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Civilian Specialists at War

Britain’s transport experts and the First World War

World War I was the first great general conflict to be fought between highly industrial societies able to manufacture and transport immense quantities of goods over land and sea. Yet the armies of the war were too vast in scale, their movements too complex, and the infrastructure upon which they depended too specialized to be operated by professional soldiers alone.

In Civilian Specialists at War, Christopher Phillips examines the relationship between industrial society and industrial warfare through the lens of Britain’s transport experts. Phillips analyzes the multiple connections between the army, the government, and the senior executives of some of prewar Britain’s largest industrial enterprises, revealing that civilian transport experts were a key component of Britain’s strategies in World War I. This book also details the application of recognizably civilian technologies and methods to the prosecution of war, and documents how transport experts were constrained by the political and military requirements of coalition warfare.

250 pages | 6 x 9

New Historical Perspectives

History: General History


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Reviews

“A timely addition to the ever-emerging new historiographical understanding of the First World War in Britain. . . . This book should be on the shelves of every First World War historian.”

Twentieth Century British History

“Christopher Phillips’s impressive debut, therefore, is an important, timely and very welcome addition to our knowledge and understanding of a neglected, though critical, aspect of Britain’s war effort.”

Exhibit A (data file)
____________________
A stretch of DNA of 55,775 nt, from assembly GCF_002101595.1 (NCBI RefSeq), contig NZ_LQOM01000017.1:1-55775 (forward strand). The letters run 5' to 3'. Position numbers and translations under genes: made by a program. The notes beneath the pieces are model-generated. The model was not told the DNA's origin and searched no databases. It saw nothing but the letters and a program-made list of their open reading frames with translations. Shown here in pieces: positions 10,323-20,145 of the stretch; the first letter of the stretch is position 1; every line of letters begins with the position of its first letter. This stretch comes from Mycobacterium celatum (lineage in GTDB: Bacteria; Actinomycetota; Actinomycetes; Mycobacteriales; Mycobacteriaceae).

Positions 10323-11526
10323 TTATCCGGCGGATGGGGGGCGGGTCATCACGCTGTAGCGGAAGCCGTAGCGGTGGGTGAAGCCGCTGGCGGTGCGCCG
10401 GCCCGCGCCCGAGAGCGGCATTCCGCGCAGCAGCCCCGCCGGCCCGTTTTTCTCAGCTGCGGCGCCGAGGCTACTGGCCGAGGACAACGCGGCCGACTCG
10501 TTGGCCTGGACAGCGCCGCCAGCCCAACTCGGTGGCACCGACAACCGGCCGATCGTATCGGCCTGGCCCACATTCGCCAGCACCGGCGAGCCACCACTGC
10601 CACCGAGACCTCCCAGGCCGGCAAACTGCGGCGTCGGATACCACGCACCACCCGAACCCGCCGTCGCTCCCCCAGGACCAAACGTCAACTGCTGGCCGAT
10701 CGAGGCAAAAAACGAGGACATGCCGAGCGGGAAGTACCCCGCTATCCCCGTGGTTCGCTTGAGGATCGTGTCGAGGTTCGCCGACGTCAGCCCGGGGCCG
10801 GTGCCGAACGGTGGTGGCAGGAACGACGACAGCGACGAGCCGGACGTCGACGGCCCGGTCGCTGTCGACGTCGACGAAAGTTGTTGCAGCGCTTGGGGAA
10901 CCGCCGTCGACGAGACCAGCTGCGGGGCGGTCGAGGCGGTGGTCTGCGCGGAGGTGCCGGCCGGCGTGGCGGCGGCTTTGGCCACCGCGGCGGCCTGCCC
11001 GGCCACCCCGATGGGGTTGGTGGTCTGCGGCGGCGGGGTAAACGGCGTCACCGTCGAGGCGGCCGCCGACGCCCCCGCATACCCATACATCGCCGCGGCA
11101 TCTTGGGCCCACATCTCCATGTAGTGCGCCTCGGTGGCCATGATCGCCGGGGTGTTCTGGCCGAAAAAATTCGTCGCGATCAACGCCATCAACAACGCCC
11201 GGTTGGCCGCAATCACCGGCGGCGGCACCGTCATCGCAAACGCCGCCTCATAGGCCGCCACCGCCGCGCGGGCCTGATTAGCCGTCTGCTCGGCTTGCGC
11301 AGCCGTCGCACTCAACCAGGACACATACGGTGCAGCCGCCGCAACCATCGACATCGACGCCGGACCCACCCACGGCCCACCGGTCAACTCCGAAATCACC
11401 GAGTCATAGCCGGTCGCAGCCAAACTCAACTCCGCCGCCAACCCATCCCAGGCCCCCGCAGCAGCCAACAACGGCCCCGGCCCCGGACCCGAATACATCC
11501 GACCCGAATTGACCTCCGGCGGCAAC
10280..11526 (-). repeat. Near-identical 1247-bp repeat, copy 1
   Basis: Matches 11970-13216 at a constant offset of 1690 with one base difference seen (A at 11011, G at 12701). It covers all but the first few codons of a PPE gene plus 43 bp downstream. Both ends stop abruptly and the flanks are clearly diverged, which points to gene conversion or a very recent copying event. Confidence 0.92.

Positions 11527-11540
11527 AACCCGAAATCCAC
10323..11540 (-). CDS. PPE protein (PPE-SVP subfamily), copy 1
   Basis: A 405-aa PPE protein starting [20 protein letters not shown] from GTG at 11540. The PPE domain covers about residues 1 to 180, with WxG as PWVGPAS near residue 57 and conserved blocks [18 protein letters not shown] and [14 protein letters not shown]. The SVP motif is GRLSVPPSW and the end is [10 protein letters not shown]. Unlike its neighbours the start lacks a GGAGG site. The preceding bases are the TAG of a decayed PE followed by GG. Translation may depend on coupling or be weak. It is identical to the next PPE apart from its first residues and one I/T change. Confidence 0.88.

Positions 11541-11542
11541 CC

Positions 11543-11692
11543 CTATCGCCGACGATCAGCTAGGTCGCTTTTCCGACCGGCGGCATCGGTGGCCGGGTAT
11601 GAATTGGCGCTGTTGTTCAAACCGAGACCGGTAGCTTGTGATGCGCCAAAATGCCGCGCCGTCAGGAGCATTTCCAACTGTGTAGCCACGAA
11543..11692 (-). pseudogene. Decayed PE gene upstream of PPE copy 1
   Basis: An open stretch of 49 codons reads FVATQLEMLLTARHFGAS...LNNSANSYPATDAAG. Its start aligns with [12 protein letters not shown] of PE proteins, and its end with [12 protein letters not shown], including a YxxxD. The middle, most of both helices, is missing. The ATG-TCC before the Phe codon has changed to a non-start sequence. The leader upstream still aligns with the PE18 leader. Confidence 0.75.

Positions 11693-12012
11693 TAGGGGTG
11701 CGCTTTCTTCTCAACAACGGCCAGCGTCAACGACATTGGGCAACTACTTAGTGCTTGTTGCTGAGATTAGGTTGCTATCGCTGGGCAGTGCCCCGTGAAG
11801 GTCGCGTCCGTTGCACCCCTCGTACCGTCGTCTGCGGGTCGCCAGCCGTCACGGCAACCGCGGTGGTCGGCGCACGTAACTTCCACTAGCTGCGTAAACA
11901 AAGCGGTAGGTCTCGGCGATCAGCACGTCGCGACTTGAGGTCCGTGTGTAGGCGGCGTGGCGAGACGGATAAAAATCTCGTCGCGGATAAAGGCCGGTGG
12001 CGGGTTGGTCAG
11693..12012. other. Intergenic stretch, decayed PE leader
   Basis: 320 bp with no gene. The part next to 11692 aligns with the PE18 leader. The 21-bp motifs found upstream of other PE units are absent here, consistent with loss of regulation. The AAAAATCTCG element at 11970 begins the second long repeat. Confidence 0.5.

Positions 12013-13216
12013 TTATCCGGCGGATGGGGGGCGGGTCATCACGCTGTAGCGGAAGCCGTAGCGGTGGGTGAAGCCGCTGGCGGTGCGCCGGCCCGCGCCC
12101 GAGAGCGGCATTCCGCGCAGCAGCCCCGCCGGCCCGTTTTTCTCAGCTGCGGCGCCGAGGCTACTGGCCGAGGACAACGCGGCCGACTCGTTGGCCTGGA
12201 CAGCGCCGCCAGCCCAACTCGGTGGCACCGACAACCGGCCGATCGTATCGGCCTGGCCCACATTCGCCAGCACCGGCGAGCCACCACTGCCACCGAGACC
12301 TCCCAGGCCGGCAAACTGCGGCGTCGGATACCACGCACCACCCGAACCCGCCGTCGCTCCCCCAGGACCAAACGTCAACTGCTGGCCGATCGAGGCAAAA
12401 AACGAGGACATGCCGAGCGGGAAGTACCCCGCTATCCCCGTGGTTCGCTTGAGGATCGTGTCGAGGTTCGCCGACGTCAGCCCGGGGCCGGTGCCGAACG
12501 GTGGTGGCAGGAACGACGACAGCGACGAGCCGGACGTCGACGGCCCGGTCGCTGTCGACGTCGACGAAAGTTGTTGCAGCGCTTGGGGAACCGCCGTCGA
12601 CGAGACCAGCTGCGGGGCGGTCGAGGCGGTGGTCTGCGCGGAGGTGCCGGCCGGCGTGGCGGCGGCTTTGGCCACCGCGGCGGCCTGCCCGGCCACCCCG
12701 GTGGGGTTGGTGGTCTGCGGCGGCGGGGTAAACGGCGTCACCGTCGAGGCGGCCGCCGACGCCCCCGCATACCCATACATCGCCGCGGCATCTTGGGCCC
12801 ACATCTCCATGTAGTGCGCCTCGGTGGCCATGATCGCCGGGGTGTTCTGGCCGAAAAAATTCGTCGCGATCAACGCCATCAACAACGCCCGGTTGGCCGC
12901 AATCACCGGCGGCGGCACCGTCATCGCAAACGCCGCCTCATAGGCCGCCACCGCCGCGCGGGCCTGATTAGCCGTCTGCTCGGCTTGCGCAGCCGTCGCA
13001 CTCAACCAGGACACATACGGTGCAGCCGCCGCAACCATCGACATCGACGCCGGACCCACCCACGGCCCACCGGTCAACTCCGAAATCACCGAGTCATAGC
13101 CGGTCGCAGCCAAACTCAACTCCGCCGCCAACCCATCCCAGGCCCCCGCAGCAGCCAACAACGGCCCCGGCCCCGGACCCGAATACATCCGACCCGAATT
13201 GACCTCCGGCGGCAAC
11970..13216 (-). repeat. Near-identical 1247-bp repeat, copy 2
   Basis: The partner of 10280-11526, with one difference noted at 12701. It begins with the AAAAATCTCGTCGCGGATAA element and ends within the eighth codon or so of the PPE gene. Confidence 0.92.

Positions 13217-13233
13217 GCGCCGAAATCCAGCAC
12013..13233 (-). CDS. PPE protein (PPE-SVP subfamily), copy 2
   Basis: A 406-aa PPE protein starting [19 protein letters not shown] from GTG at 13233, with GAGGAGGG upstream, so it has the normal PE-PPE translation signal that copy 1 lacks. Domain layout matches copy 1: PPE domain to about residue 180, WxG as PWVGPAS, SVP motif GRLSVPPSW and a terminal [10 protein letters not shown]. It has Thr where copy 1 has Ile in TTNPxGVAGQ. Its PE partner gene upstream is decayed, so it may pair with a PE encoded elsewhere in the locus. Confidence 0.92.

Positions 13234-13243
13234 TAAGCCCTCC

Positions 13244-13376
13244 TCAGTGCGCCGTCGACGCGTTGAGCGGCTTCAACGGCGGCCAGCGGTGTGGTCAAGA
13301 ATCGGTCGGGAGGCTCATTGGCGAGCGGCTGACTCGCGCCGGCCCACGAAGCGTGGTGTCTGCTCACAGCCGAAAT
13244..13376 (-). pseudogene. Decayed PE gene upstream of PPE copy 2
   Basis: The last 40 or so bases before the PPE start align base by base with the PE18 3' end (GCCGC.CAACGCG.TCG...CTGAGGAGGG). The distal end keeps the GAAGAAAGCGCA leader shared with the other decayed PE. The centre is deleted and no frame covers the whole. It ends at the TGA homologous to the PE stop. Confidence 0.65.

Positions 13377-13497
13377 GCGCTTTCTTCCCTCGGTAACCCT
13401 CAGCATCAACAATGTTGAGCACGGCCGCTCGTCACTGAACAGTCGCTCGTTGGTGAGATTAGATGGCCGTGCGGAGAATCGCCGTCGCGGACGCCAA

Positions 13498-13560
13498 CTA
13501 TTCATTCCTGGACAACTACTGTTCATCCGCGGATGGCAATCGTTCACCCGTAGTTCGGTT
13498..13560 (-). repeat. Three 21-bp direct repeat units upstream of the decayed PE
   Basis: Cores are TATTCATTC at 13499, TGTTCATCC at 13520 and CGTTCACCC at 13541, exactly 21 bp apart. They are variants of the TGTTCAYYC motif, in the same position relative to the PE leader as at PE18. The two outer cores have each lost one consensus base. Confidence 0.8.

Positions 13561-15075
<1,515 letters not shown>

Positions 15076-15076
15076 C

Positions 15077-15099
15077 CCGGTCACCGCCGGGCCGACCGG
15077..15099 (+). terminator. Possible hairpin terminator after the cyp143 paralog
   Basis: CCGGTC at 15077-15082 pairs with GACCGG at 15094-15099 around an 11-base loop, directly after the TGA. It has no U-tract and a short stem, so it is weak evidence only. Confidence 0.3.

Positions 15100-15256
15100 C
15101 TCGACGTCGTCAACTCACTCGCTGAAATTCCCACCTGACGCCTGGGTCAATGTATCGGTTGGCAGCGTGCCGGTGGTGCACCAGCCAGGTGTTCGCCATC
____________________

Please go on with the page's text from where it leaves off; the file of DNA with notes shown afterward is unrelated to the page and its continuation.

English Historical Review

“It is now difficult, for me, to view battles like Passchendaele without considering the enormous logistical planning that made them possible by men whose extraordinary contribution has largely been overlooked by history.”

Great War Forum

“Serious studies of military logistics are rare, and this is a well-presented, informative and useful study that is recommended.”

Journal of the Railway & Canal Historical Society

“The role of transportation was much more nuanced than previous authors have led us to believe and Phillips’ work opens the door for further crucial analysis.”

Western Front Association

Table of Contents

Introduction

Part I: Preparation

1. Forging a relationship: the army, the government and Britain’s transport experts, 1825–1914

2. A fruitful collaboration: Henry Wilson, the railways and the BEF’s mobilization, 1910–14

Part II: Expansion

3. Stepping into their places: Britain’s transport experts and the expanding war, 1914–16

4. Commitment and constraint I: the South-Eastern and Chatham Railway and the port of Boulogne

5. Commitment and constraint II: Commander Gerald Holland and the role of inland water transport

Part III: Armageddon

6. The civilians take over? Sir Eric Geddes and the crisis of 1916

7. ‘By similar methods as adopted by the English railway companies’: materials and working practices on the western front, 1916–18

8. The balancing act: Britain’s transport experts, the global war effort and coalition warfare, 1916–18

9. The road to victory: transportation in the British Expeditionary Force, 1917–18

Conclusion

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